Steps into Parenthood: lost...: I started a new job today and I'm sure there are all these feelings of how much fun it was and how nice the people were that I'm supposed to...

Having had some time to sleep on it, I can still only describe by response as emotional and confused.  It seems strange to mourn the loss of someone that you didn't know existed but grief is certainly one emotion I'm trying to unravel from the mess.  Bizarrely, hope and optimism are amongst the others - horrible though the it is to cope with the thought that we have just lost a child, the fact that he/she was there in the first place, has renewed all my hopes that we might become biological parents - confusingly at time when I have come to accept the thought that we won't.  Sprinkle into the mix feelings of worry, concern and care for Patchwork at a time that is even harder for her and add a dash of 'Must be strong for my wife' and you have a recipe for tumultuous emotions.

Sunday, November 11, 2012

Let people know where you are going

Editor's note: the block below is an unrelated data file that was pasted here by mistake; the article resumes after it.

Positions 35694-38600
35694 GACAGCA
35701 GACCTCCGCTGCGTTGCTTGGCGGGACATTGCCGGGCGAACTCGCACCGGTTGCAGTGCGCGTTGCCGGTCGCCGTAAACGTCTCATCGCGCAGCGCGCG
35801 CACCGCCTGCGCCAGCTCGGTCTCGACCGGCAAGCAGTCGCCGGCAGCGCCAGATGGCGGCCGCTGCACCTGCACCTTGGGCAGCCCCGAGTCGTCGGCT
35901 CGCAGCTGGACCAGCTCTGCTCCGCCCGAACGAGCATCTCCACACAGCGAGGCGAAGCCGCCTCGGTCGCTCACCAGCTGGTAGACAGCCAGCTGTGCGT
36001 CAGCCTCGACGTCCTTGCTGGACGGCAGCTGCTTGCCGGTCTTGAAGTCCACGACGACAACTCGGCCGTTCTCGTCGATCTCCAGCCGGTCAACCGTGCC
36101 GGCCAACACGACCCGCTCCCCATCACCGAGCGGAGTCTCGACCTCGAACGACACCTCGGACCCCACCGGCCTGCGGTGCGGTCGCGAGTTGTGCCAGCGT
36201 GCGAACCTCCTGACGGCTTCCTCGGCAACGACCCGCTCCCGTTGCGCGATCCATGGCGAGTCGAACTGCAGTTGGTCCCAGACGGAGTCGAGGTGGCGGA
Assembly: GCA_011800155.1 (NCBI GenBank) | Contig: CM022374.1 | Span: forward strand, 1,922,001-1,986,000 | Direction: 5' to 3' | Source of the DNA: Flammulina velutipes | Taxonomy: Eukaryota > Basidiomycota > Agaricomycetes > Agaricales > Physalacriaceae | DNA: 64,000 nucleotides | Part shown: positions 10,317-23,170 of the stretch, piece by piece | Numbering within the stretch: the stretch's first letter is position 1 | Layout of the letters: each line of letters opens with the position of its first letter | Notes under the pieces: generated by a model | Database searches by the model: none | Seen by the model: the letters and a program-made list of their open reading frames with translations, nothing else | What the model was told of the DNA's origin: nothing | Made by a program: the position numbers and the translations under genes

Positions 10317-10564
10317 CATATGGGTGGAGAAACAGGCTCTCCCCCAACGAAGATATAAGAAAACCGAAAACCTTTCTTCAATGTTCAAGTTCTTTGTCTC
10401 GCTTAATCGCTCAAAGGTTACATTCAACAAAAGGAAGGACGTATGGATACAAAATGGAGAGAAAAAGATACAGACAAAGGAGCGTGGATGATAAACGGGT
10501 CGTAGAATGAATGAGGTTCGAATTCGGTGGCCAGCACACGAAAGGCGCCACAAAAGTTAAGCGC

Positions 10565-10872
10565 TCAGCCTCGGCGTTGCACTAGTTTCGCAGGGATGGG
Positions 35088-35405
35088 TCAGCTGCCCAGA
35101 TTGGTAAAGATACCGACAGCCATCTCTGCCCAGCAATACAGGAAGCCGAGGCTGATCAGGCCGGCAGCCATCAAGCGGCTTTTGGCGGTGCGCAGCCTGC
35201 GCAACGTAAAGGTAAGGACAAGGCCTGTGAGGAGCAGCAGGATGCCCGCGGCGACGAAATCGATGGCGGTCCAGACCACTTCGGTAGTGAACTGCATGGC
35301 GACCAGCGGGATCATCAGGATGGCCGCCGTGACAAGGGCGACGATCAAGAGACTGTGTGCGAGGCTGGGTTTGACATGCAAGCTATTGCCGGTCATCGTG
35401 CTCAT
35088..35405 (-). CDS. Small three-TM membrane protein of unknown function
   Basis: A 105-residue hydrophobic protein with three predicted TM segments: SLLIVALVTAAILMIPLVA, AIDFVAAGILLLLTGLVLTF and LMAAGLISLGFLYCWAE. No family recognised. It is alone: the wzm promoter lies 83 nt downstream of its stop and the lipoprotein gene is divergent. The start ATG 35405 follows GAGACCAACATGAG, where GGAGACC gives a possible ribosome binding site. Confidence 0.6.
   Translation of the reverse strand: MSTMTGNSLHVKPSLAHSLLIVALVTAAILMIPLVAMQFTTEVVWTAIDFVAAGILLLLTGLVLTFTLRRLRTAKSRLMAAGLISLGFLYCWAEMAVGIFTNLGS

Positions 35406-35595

Over the weekend we have told all of our immediate family about our plans to pursue adoption.  On Friday we told my Dad when we went out to the cinema with him. On Saturday we were meant to be seeing my Mum but ended up speaking to her on the phone and today we have seen Patchwork's Mum and brothers and phoned my sister.
I was probably most worried about speaking to my Dad.  I thought he would be the one that would take the news that we are unlikely to have a biological child the hardest.  Although he has a grandson from my sister, I think there is a part of him that hoped/expected that I would give him a grandson to carry on the family line directly.  Telling him was far easier than I thought it would be, and he took the news very well - asking about what the process would involve and how he could help, and how much he admired us for being willing to take on a child who is likely to have difficulties.  I have the same first name as him, his father and my great-grandfather and both of us have always assumed this would be a tradition that I would carry on with my son one day.  It's probably just another stage of me accepting that we are unlikely to have biological children, but I have to admit the thought that I will have no say over the name of my future child is quite a strange thing to accept.